Cask is the new craft

It’s back to the future for cask beer, the ‘craft’ movement has always mined our brewing heritage for inspiration and now it’s the turn of cask beer to be rediscovered.

It’s back to the future for cask beer, the ‘craft’ movement has always mined our brewing heritage for inspiration and now it’s the turn of cask beer to be rediscovered.

Craft beer drinkers seem to have an insatiable appetite for new flavours and styles. The repertoire of beers on offer appears to be inexorable and yet the traditionalists have largely ignored this and stuck to the same old brews, as if they have not been invited to the party. Which is ironic if you bear in mind that craft’s most popular beer style, India Pale Ale, was first brewed almost two centuries ago – before the invention of keg as we know it.

The lament of those traditionalists has always been about the woes of cask and how craft keg reigns supreme. This differentiation is a misconception and the reality is that any brewer can play in the craft sector, it’s all about positioning – forget the ‘grandma dancing’ scenario.

The current dilemma is exemplified on visits to this year’s GBBF and LCBF. The former, with an age profile upwards of 45 and the champion of all things cask, was happily serving ‘live craft’ keg beers. For LCBF, with an age profile largely under 45 and the exponents of all things craft, cask was also readily available. In both cases, for the large part, no one seemed to notice or differentiate between the two dispense formats. In fact, the reality is that the majority of drinkers, especially the younger generation, do not appreciate the difference between keg and cask – neither do they care, they are just there for the beer.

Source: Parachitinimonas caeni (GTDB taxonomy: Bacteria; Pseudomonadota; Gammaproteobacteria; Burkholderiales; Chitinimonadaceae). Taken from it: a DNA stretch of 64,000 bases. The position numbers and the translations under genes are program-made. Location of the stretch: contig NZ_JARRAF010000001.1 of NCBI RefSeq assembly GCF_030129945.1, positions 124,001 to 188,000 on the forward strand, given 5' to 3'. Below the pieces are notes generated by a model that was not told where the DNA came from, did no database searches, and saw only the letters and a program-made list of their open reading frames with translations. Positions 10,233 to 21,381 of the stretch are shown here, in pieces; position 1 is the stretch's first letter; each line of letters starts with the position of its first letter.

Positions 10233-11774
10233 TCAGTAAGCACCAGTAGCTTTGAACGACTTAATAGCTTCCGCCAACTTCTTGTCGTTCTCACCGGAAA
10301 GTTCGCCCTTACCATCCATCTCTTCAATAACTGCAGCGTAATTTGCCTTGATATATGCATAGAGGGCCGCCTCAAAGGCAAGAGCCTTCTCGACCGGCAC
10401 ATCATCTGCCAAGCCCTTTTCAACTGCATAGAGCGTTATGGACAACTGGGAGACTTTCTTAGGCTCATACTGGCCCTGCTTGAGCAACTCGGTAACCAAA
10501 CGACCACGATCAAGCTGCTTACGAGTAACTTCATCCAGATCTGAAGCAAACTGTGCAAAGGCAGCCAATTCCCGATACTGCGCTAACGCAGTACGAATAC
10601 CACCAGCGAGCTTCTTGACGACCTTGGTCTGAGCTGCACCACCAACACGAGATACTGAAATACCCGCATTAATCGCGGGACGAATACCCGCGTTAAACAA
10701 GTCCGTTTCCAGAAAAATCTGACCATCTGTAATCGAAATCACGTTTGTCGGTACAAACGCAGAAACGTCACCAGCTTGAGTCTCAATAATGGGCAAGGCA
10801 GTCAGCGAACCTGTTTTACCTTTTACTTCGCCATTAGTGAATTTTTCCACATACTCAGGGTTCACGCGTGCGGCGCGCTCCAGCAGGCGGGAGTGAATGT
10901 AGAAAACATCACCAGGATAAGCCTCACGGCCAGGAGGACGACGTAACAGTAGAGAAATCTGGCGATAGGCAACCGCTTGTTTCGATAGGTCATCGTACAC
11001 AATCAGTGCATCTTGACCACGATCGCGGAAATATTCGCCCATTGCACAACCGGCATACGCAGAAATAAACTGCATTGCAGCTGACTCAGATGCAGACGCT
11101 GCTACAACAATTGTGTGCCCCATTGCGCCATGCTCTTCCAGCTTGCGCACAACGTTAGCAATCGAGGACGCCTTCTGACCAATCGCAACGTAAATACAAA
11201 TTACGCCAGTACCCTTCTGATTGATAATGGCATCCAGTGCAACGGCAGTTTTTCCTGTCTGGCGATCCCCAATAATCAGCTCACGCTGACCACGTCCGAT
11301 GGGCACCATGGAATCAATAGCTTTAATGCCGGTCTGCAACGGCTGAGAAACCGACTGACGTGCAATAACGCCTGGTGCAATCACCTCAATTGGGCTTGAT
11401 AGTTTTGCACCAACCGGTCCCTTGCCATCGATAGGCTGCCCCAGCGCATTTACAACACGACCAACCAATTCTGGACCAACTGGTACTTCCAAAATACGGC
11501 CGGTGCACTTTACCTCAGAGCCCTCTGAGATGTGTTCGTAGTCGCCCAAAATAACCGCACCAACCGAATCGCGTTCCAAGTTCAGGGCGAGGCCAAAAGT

Cask has as much potential relevance to craft drinkers as it does for the old-school traditionalists – brewers such as Verdant, Deya and Cloudwater (to name but a few) are proof that cask, in the right style and presentation, can appeal to a contemporary audience. Even the American craft brewers (who ‘invented’ craft beer) would love to brew cask beer, if only the bars over there were set up to serve it…

From a brand strategy perspective it is all about market segmentation and targeting, which ultimately is about the type of venue where the beer is available and the profile of the consumers it attracts – the more traditional versus the contemporary. In the world of FMCG (Fast Moving Consumer Goods) we talk about category cues and semiotics – for the on-trade craft beer and traditional cask ale form their own separate categories and each has its individual language of communication and market appeal. If you saw Timothy Taylor and Dark Star on the same bar, you would have a different expectation of each beer. It’s all about being fit for market and for brewers there is every reason for them to brew contemporary, craft cask beers alongside more traditional ales, as long as they are on market.

Cask needs to lay claim to its rightful place in the world of craft beer, it already has a foothold and the opportunity is there for the taking. It’s time to embrace the moment, if you haven’t done so already, grab those hops and other flavour ingredients and brew some shout out cask IPAs (there are over 20 different styles of IPA out there, and counting…) or whatever else takes your fancy. Just make sure you get the branding right.